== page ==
Jan 10 / Simcha

Rethinking Habit-Breaking (W. Wood)

start3Wendy Wood, a professor of psychology and business at the University of Southern California, says that a habit only becomes bad “when it starts interfering with other important goals you may have.”  This piece is adapted from the New York Times article Turning a New Year’s Resolution Into Action With the Facts (1.9.2015).

  *                         *                        *

Much of what we know — or think we know — about habits is wrong. Here’s a primer that might help keep you off the couch and on the treadmill.


MYTH 1:  We fail to change our habits — or start good new ones — because we lack willpower.

Not really.  Good habits can help us resist temptation all the time (like ensuring we’re not around those chocolate chip cookies in the first place).

To create or change a habit, we should think much more about altering our environment and patterns of living, and less on steeling our mind, Professor Wood said, because “behavior is very much a product of environment.”

MYTH 2:   We fall back on bad habits when stressed. 

In fact, good habits persist even in times of high anxiety. Professor Wood co-authored a study in which students who already had unhealthy diets would eat junk food when stressed, but those who already had the habit of eating well — or of reading a newspaper or of going to the gym — were just as likely to do that.

MYTH 3:   It takes about 21 days to break or make a habit.

That number seems to have cropped up in the 1960s and somehow became “fact” without real proof. In a 2009 study in Britain, researchers explored how long it took participants to learn new habits, such as eating fruit daily or going jogging. The average was 66 days (with great individual variety – from 18-245 days, depending on multiple factors).

MYTH 4:  You need positive thinking to break or make a habit.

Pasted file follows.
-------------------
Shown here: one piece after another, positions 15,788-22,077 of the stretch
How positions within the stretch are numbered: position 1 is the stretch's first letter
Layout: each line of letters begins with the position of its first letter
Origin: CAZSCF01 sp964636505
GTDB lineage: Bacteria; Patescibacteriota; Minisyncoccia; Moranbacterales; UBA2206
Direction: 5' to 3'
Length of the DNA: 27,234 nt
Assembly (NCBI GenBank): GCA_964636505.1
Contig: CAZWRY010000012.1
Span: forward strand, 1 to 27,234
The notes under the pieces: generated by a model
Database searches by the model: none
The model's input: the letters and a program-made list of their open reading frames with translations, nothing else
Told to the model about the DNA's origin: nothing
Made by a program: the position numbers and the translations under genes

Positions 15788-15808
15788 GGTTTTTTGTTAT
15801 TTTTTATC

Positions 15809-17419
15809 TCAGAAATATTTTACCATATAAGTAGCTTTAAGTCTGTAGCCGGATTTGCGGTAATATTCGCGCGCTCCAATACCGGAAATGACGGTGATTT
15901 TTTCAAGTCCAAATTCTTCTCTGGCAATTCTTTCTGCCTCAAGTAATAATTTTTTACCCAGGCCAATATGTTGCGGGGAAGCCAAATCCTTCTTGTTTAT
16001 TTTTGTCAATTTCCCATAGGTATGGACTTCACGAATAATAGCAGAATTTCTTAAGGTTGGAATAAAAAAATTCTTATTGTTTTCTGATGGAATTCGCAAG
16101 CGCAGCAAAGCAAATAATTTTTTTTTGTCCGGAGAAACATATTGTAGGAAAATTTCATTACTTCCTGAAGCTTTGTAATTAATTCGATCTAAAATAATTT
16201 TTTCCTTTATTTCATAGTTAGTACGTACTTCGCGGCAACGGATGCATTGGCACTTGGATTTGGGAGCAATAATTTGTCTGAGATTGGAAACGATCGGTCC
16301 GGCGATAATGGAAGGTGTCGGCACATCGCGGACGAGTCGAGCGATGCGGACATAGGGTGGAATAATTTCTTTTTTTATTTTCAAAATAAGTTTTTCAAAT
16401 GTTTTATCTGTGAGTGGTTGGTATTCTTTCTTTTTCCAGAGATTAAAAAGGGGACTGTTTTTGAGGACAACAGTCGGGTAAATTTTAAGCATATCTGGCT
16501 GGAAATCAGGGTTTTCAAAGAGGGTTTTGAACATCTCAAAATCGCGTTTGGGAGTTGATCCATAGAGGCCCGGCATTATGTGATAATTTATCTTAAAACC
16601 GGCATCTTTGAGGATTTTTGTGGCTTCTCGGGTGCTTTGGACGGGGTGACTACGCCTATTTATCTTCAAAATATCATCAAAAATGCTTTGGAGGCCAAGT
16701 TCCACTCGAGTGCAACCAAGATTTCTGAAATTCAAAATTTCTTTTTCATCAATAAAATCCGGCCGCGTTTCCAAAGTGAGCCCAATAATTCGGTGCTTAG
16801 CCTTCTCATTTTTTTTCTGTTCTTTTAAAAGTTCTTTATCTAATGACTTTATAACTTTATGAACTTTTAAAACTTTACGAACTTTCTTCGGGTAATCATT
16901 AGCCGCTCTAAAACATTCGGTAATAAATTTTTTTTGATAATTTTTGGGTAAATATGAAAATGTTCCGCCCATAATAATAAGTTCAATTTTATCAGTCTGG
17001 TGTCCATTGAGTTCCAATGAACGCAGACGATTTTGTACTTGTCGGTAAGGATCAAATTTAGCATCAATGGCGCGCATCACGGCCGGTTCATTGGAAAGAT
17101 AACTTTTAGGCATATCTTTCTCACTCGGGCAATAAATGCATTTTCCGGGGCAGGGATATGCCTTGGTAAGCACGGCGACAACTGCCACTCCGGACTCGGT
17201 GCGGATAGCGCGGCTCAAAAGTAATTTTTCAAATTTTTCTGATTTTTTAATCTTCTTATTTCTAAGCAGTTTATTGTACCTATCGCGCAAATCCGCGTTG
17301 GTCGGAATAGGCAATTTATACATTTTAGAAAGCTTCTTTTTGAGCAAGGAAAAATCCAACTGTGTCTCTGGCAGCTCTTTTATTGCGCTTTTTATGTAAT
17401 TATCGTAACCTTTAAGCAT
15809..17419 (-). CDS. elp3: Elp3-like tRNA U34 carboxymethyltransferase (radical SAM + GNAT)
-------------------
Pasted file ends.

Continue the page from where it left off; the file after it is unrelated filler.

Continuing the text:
“We find positive fantasy is not helpful and may even be hurtful when trying to reach a desired future or fulfill a wish,” said Gabriele Oettingen, a professor of psychology at New York University and the University of Hamburg.

Research shows that people need to pair optimistic daydreams about the future with identifying and imagining the obstacles that prevent them from reaching that goal — something she calls mental contrasting.  Doing it the opposite way — imagining the obstacles and then fantasizing about changing habits — doesn’t seem to work as well.

MYTH 5:  Doing things by rote (or habit) is usually unhelpful. It’s better to be mindful of everything we do.

Research shows that most people repeat about 40 percent of their activities almost every day.  “We only have so much room in our brain,” said Ian Newby-Clark, an associate professor of psychology at the University of Guelph in Canada. “It would be incredibly taxing if we had to mindfully plan every step of our day.”

Habits free us up so we can think about other things.  Habits are only good or bad to the extent they start interfering with achieving ours goals.

MYTH 6:   Everything in moderation.

“There’s a real difference among people about how easily they adapt to habits,” said Gretchen Rubin, author of the forthcoming book, Better Than Before: Mastering the Habits of Our Everyday Lives. Some see habits as liberating; some see them as a trap. Some prefer to make a huge change all at once; others proceed step by step.

MYTH 7:   Shame and guilt keep you on track.

No. People need to be kinder to themselves, showing self-compassion if they lapse.  There is, of course, a fine balance between treating yourself kindly and making endless rationalizations and excuses.